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Discussion Starter · #1 ·
have massive 70 x 30 patio in my back yard, it is always puddling water. We use as a basketball court and it makes it un-usable for 2 days every time it rains for an hour.

what are my options, can i just try putting a round 8" hole or so, in the center of where it puddles and put in a drain cover and hope the water will find its way down to the dirt under the slab?

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I’m no expert. I see the leaves falling off trees there. Are you in the north? What’s gonna happen when that water under the slab freezes? My guess it will expand and possibly crack the concrete, then when it thaws, over many seasons, it will sink and just keep eroding under it. My uneducated DIY fix would be to rent a concrete saw and slice lines into it to the nearest edge.
 

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Discussion Starter · #5 ·
you cant squigee and play right away, you squigee and wait 30 minutes and play, but that also only works if the sun is out. the kids go out to play several times a day, its not something they can really do on their own at this age. and looking for a solution that would also have us look in our backyard and not see a puddle about 30% of the time.

yes im in the north, but the concrete is 14 years old, so the freezing puddles dont seem to be an issue.
 

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Discussion Starter · #7 ·
I was thinking make a 4 foot x 10” hole or so , fill it with drainage pebbles and then put some sort of drain cover on it. Or making some more expansion joints .
 

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If you want a fix that's going to last for some time to come, I think the only option you have is to install at least 2 drains, and pipe them out to daylight. Meaning, renting a saw and cutting trenches at least 10" wide to both puddles, and extending that trench all the way to the closest edge of the patio. Install pipe and drains, fill back over pipe with stone or gravel, install a few dowels into the existing concrete, and pour and finish concrete into said trenches.

Cutting extra control joints rarely, if ever, works long term, because their too small and fill with deris quickly, and need constant cleaning.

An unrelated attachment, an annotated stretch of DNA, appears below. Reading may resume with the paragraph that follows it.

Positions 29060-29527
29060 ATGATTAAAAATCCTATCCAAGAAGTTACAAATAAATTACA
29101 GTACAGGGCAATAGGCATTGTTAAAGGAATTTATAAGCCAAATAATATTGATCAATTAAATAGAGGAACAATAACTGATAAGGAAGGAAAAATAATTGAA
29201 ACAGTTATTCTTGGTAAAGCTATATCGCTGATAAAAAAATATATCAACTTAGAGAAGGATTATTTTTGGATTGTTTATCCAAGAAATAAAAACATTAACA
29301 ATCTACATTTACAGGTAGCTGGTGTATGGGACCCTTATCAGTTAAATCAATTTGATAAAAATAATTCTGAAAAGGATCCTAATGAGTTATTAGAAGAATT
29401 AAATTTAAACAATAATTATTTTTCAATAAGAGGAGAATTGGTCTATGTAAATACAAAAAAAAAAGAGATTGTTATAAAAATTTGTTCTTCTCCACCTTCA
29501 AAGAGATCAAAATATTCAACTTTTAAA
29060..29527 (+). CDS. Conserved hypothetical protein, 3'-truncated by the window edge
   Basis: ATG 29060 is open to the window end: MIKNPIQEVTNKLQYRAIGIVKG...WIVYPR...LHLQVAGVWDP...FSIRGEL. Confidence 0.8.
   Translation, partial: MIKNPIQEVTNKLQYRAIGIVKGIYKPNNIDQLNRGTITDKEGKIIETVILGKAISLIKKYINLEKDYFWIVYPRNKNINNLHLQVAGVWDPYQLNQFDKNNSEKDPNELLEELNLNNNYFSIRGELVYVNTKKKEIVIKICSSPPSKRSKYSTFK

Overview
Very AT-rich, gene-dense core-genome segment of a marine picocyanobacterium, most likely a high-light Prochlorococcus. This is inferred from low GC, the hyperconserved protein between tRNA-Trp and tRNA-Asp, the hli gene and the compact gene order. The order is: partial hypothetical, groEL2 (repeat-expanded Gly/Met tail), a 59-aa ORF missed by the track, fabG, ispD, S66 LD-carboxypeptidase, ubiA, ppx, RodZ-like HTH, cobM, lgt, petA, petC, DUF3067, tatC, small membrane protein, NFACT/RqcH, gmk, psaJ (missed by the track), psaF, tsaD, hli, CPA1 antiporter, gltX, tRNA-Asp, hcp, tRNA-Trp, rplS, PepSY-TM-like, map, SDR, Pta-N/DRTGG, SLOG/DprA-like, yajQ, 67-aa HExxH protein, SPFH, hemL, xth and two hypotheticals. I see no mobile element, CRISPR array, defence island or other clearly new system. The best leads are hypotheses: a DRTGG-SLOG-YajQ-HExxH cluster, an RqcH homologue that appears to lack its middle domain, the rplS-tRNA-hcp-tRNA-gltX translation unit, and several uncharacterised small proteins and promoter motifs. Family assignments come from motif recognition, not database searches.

Installing a dry well, like you mentioned, rarely works either, unless the ground underneath takes water very quickly.
 

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I'm in Florida and have a covered carport with the same issue with blowing rain.
the back-pack leaf blower makes quick work of removing water.
is also good for drying off the Harley after you wash it.
(a cheaper option would be the standard wet/dry ShopVac).
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I should mention as well, THIS is the exact reason why ALL exterior concrete needs adequate pitch. I've been asked numerous times over the years to do half court + basketball courts in customer's back yards, and I hardly ever get the job because I insist on 2% pitch in one direction on all exterior concrete. Most homeowners can't grasp having their kids possibly play on "THAT MUCH PITCH!" Someone else gets the job and they end up playing in water puddles, like this, instead..........
 

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Cut a channel and install a steel grate on top all the way to the edge of the slab so it can drain.

You see similar on patios near pools so that splashed water goes away. You'll just have to flush it out once a year to remove debris/leaves, etc.

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yes im in the north, but the concrete is 14 years old, so the freezing puddles dont seem to be an issue
I'm pretty sure he meant freezing under the slab if you don't pipe the drain away.

You have to decide if having a drain grate is suitable or safe for the use the pad get put to.
 

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OK I’m just trying to think outside the box and maybe this is way too much cut the slab down the middle and then get the guy with the foam injection that levels Or raises the slab to slope the slab 2° from the center


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You could have a concrete or asphalt overlay added to correct the slope.

Personally, I would just buy a squeegee. If they're old enough to play basketball by themselves, they should be able to use the squeegee (My 11 year old daughter, who weighs 45 lbs can). If not, whatever adult is with them can handle it.
 

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Injection jacking will lift the entire slab, not just the low parts. Twenty bucks for a squeegee or a few grand to try and fix - I know what my decision would be.
 
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